by: Robert Wagner, patent attorney at the Pittsburgh law firm of Picadio Sneath Miller & Norton, P.C. (Robert Wagner on G+)
What is a Patent?
At its most basic, a patent is a right granted by the United States government to prevent someone else from making, using, selling, offering for sale, or importing a product in the United States that uses the patented invention or process. It is a right to exclude, and not a right for the inventor to make, use, sell, offer for sale, or import the product himself or herself. This is an important distinction that is often overlooked by inventors who may think that getting a patent entitles them to use their own invention.
The right to a patent is actually enshrined in the Constitution, and is found in Article I, Section 8, Clause 8, which states:
The Congress shall have Power To…promote the Progress of Science and useful Arts, by securing for limited Times to Authors and Inventors the exclusive Right to their respective Writings and Discoveries….
In order to obtain a patent, an inventor must apply to the United States Patent and Trademark Office (USPTO) in Alexandria, Virginia. The USPTO is responsible for examining all patent applications and determining whether an invention qualifies for a patent. In general, an invention must be new, novel, and useful to potentially qualify. If the USPTO determines that the invention qualifies for a patent, it issues the patent and publishes it in a public registry of all patents. The USPTO has issued more than 9.3 million utility, design, and plant patents since the first utility patent was issued back in 1790.
If you look at a patent (it is a document), you will see that it has a number of major parts. The front page contains information about the patent, including its number, when it was filed and issued, who the inventor is, related patents, what other patents and prior art were looked at before issuing the patent, and what attorney or law firm helped draft the patent, among many other things. There is also a brief summary (the abstract) that describes the invention. The next pages contain drawings that help describe the invention. Later pages include background information about the invention, as well as a detailed description of it. Finally, the patent ends with a series of numbered claims. Each claim is a single sentence that describes the legal boundaries of the invention. The claims are the most important part of the patent.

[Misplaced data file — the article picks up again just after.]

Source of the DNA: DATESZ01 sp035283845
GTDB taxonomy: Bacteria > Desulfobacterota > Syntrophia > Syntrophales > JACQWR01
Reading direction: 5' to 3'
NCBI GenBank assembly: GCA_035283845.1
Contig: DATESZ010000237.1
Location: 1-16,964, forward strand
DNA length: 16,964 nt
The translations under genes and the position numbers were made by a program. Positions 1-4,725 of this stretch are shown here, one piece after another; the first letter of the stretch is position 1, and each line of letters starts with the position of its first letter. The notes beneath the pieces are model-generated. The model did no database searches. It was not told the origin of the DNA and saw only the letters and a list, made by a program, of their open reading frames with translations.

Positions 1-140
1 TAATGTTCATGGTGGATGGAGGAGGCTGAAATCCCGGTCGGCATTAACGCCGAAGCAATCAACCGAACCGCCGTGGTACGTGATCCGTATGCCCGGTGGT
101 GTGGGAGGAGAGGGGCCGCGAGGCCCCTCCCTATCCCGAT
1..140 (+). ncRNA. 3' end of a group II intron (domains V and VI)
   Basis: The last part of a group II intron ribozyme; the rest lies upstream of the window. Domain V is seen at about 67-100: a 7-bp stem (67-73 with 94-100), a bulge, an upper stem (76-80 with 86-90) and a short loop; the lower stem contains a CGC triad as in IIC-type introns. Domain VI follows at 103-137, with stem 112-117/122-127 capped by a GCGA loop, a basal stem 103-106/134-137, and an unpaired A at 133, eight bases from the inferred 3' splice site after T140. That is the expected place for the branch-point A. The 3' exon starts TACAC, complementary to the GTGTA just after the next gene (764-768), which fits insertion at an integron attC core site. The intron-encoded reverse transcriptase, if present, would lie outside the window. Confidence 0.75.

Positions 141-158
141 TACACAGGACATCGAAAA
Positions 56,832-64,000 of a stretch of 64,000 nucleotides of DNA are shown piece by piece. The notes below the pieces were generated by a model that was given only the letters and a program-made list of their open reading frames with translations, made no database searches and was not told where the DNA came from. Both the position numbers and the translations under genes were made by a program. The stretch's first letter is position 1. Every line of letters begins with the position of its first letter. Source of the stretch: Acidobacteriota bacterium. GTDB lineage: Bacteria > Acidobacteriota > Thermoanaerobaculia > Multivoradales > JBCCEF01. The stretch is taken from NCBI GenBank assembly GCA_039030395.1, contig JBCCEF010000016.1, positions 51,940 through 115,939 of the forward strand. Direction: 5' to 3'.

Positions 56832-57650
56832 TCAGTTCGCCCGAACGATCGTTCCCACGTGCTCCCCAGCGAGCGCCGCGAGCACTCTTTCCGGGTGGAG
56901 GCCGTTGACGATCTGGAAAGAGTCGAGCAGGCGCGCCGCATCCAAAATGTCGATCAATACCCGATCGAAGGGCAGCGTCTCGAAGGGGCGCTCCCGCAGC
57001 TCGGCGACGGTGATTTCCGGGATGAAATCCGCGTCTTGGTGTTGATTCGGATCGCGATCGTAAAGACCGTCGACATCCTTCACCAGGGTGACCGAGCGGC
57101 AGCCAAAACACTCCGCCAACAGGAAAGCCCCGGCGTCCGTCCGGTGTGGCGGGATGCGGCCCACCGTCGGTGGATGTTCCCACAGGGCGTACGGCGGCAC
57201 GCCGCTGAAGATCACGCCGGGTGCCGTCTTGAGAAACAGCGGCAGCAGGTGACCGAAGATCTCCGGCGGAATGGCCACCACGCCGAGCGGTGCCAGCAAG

Patents generally last for 20 years from the date of the earliest non-provisional application filed by the inventor. This duration can be longer or shorter depending on various circumstances, including how long the patent office takes to examine the patent application and whether the inventor has other, related applications.
Once a patent expires, the invention is in the public domain, and anyone can use it without permission from the inventor. This is the tradeoff that comes from being given a period of time in which the inventor can exclude others from using the invention.
Again, this description provides a broad overview of what a patent is, and there is a lot more detail behind each of these concepts. In our upcoming articles in our What Is…? series, we will explore some of the concepts discussed in this post in greater depth, explaining about the different kinds of patents (utility, design, and plant), the different types of applications (non-provisional, provisional, PCT, continuations, continuations in part, and divisionals), the different types of claims (independent and dependent) and what kinds of inventions can be patented, among many other things. We hope you’ll join us.
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